Washington Insider Shares Views on Obama, Gates, Acquisition and Afghanistan

October 19, 2009
By Maryann Lawlor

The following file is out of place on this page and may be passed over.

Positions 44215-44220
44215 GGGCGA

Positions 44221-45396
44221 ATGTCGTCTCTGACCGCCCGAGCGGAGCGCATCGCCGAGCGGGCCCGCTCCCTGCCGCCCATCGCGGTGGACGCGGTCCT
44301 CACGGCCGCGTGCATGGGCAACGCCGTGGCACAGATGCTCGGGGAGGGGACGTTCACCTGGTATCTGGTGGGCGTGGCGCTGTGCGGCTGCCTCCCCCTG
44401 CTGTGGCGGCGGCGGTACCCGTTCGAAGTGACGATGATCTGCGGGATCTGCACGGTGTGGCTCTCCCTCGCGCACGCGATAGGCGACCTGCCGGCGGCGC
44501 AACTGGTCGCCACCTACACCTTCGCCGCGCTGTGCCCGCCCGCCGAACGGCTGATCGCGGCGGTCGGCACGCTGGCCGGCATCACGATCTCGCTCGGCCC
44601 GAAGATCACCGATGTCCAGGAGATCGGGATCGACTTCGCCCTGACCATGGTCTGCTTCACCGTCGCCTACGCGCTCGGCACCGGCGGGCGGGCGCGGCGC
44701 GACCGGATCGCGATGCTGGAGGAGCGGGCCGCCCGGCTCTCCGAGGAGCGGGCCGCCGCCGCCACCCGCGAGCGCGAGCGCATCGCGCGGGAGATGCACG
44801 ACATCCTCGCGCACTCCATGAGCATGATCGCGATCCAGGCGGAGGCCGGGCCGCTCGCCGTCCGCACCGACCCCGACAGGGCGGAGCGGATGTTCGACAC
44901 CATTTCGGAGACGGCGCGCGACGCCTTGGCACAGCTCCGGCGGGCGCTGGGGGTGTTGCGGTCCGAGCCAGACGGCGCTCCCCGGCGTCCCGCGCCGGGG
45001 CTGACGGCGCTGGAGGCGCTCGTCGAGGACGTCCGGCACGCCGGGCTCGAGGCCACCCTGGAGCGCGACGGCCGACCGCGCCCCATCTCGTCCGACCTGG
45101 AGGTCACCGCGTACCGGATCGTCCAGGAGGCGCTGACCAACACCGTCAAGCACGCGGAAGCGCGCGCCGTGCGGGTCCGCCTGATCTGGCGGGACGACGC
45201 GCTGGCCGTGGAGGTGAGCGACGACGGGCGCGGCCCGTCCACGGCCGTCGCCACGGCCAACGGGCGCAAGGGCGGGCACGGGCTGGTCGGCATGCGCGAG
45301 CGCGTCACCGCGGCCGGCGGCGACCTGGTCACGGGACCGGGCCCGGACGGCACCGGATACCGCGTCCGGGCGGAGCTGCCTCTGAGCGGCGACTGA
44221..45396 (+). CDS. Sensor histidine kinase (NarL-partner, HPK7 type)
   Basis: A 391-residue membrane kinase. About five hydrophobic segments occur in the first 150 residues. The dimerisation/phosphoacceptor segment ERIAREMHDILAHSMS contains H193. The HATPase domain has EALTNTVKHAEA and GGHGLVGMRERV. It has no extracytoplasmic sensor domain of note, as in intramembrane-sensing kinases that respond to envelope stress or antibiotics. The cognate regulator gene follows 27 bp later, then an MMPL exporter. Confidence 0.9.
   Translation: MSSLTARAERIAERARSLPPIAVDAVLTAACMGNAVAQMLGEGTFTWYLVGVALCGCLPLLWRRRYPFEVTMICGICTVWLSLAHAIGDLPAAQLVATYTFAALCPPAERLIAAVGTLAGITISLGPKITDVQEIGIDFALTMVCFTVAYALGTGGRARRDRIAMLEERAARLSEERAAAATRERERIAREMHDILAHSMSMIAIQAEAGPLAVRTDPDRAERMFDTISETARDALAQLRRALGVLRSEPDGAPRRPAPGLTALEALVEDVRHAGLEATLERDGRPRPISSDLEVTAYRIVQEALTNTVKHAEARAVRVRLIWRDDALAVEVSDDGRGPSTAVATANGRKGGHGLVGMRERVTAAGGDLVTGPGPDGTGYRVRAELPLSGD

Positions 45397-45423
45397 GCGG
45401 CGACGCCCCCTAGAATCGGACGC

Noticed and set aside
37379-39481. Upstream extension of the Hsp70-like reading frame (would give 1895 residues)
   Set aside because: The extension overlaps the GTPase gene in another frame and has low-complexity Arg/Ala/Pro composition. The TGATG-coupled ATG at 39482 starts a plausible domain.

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BOSTON - October 19, 2009 - MILCOM 2009 opened today with a speech by David Gergen, CNN commentator and editor at-large for US. News and World Report. Gergen, who has worked for four U.S. presidents, pointed out that the relationship between president and military has changed over the past two decades. The differences have evolved as the men who occupied the Oval Office and held the position of commander-in-chief of the military themselves did not have first-hand military experience. President Barack Obama appears to be at least stemming the tide of this change by putting more four-stars in places of power than any president before him, Gergen pointed out. These include Gen. Eric K. Shinseki, USA (Ret.) as leader of the Department of Veterans Affairs and Adm. Dennis Blair, USN (Ret.) as the Director of National Intelligence. However, one of the best decisions Obama made after taking office was to ask Robert M. Gates to stay on as secretary of the U.S. Defense Department into the new administration. "Obama looks to him with an honest respect and has given him more and more latitude. I would say that Bob Gates right now is probably the most powerful Secretary of Defense that I can remember," Gergen said. The president supports Gates' efforts to do what he needs to do to get things done, and that applies to the weapons systems and will apply to the Quadrennial Defense Review as well, he added. Gates has taken a strong view on a number of activities since he began working under President Obama, including strategy, Gergen went on. For example, the SECDEF has been focused on the idea that the Defense Department concentrate on waging the current war, not planning for the next one. Evidence of this is the cancellation of the T-SAT program and Gates' promise to overhaul the military acquisition process, as evidenced by the decision to hold off on the number of F-22s the department will purchase and changes in the Future Combat Systems program. These types of decisions are likely to continue as the Defense Department feels more of the budget crunch. While concern about the Chinese military is important, a growing concern is whether the Chinese will continue to invest in the United States, Gergen shared. The balance the administration is trying to reach is between how much spending must continue to keep the military strong and how much deficit the nation should continue to take on. "Previous administrations sort of built a wall around the Pentagon and said, 'Don't touch these things.' That is no longer the case," he added. Although Gates is being given a lot of leeway on many issues, one issue that the White House will weigh in strongly on will be future operations in Afghanistan. Although the SECDEF will likely have a lot of say in what will occur there, it is Obama who is in the spotlight when it comes to future activity in Afghanistan. The president has demonstrated that he can be tough on many issues; however, the question still remains about how tough he is willing to be in that country. He must begin to move in one direction soon, however, because not to take a stand appears to others-including U.S. allies and the Taliban-that the U.S. is wavering. "To decide not to decide is to invite defeat, in my judgment," Gergen stated. This is an era in which the U.S. is being challenged, Gergen concluded. Looking 20 to 30 years in the future, the question is not whether China or India will be "at the table" but rather whether the United States will still be there. "We're not going to spend our way to being a great power, and we're certainly not going to borrow our way into being a great power; we're going to innovate our way there. And innovation remains the greatest single hope for this country in the long term," he said.

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